What is the difference between "ok" and "alright".

Do the two words have the exact same meaning? If not, what is the difference? Is the difference reflected only according to different usages in different circumstances?


1 Answer 1


I do not know of any pair of words that have the same meaning and don't think it very likely (except certain alternate spellings and pronuncations of the same word, where even there it means something, except it is about you: your dialect and background, and there are often pragmatic factors at work). So this sort of question is always a good question, and often one that dictionaries don't help much with.

"OK" is particularly difficult, with many folk etymologies (like letterism for "Orl Korrect") and even an expansion or two (Okey Dokey and okay). It is very informal, and I believe quite universal across brands of English, but perhaps less in Britain. If you believe the Orl Korrect etymology, I think it relates to American Military jargon, presenting on parade. In the computer and mobile world, it has a special role as being short - so OK and NO are the positive/negative answers you can give in two characters. OK often means you are agreeing without really caring one way or the other.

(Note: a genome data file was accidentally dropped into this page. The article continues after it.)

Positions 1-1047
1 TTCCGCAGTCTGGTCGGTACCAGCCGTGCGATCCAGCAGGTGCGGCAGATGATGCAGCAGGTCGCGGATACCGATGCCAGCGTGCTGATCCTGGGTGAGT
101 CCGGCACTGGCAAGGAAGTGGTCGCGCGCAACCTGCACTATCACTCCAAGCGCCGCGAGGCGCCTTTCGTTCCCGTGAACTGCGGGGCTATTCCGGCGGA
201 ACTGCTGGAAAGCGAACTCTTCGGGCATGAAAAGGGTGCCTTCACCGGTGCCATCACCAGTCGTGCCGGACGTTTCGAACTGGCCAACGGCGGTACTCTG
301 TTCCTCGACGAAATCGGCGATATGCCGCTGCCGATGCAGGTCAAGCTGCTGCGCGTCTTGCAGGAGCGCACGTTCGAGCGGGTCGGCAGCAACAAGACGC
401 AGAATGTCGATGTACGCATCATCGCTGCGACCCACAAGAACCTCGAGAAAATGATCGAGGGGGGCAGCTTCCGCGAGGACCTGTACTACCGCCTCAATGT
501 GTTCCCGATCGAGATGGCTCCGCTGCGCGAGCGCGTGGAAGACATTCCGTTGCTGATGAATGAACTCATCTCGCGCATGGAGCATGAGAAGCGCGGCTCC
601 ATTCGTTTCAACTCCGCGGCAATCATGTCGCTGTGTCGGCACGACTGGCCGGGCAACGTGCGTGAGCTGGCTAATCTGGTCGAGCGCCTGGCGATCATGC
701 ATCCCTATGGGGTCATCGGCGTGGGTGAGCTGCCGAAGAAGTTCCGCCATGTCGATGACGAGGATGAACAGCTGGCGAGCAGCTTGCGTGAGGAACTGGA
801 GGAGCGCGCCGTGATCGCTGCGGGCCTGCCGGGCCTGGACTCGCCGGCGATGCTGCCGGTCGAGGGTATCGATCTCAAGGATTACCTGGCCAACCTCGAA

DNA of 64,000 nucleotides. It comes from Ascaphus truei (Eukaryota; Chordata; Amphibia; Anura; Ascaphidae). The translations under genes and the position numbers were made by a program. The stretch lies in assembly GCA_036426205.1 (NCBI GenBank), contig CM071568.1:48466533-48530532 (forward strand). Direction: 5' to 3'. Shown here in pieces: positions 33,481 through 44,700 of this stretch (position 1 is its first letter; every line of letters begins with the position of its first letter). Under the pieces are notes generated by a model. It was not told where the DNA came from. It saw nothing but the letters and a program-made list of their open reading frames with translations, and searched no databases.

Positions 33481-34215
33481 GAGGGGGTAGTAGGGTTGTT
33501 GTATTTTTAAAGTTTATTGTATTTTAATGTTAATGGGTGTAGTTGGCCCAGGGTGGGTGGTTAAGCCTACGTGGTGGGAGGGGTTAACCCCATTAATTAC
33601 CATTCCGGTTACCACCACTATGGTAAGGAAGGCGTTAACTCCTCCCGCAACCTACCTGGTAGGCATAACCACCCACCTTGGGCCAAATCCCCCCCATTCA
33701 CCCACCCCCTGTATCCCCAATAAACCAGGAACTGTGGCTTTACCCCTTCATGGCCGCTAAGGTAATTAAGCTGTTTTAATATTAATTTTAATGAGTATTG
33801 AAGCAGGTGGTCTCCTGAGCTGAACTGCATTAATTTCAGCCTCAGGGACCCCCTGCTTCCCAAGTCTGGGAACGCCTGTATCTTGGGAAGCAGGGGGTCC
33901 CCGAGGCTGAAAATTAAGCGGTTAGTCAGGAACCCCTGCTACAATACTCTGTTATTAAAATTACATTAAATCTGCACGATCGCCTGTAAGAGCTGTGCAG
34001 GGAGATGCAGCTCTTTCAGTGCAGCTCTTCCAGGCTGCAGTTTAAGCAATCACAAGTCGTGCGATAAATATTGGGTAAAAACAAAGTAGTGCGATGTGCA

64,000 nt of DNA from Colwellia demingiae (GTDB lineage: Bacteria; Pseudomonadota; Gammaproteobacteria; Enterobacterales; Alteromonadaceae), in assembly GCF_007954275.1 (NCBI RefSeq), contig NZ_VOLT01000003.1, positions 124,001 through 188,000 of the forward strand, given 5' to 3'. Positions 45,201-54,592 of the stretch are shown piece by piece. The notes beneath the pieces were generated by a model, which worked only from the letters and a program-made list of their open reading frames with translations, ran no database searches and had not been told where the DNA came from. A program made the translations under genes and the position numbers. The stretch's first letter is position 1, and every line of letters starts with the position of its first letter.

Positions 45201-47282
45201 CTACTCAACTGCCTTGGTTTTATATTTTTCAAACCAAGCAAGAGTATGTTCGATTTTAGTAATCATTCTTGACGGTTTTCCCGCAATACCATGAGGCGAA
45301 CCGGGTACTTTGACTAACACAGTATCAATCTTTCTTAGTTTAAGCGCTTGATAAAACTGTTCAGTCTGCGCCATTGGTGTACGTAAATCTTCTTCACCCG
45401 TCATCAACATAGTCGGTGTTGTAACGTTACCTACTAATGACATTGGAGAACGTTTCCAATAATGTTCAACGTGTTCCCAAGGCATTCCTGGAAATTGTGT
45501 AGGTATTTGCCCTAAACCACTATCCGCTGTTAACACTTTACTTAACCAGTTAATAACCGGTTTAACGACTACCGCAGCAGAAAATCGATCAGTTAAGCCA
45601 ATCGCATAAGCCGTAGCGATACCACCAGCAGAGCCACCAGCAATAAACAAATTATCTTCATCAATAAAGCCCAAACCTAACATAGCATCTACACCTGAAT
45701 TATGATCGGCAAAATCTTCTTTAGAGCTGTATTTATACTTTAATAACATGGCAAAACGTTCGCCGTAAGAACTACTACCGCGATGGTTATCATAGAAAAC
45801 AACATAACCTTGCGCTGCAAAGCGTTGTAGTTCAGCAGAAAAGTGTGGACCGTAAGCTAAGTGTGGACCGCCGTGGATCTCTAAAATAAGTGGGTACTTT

"All right", or "alright", are different spellings of the same thing, and not quite so informal. You can also just say "right". In British English "right you are" is I think the origin of "righty oh" (or various alternative spellings thereof), and is clearly closely related. Alright often means you are agreeing against your better judgement, so is then pronounced in a grudging tone.

Of course both can be pronounced slowly or with strong falling tones to indicate negativity.

Both can be used not to mean "okay" but the opposite (that you have agreed with yourself to make a stand, make a move, or some such)

"Okay, that's enough..." "Alright, that's enough..." "Right, that's enough..."

But then there are some slang adjectival uses that tend to be more dialectically limited, and are thus harder to substitute (but people still do at times).

"She's a bit of alright!" "He's an okay sort of bloke, I guess!"

  • What will be answer to question like "Can you please do work tomorrow itself" or "Bring your books tomorrow"? Is it "Okay" or "alright" perfect here. In chat mostly in internet, is "Okay" more perfect than "alright"? Commented Mar 20, 2013 at 5:28
  • Can you please work tomorrow? Commented Mar 20, 2013 at 15:06
  • I would probably answer "sure!" to the first (agreeing) and "okay, I'll remember!" to the second (acknowledgement). But either okay or alright would be fine for either, but perhaps sound a little reluctant and short on their own. The first one is a question so yes would be appropriate (Yes I can - but can't someone else?) but it can be interpreted as a command and then okay (or alright) is appropriate. Commented Mar 20, 2013 at 15:13
  • This is off-topic, but what does "tomorrow itself" mean?
    – user87189
    Commented Aug 4, 2014 at 15:53
  • David, we understood your wonderful explanation. However it would be great if you could provide an example of ok and alright usage
    – Naresh
    Commented Aug 6, 2014 at 1:06

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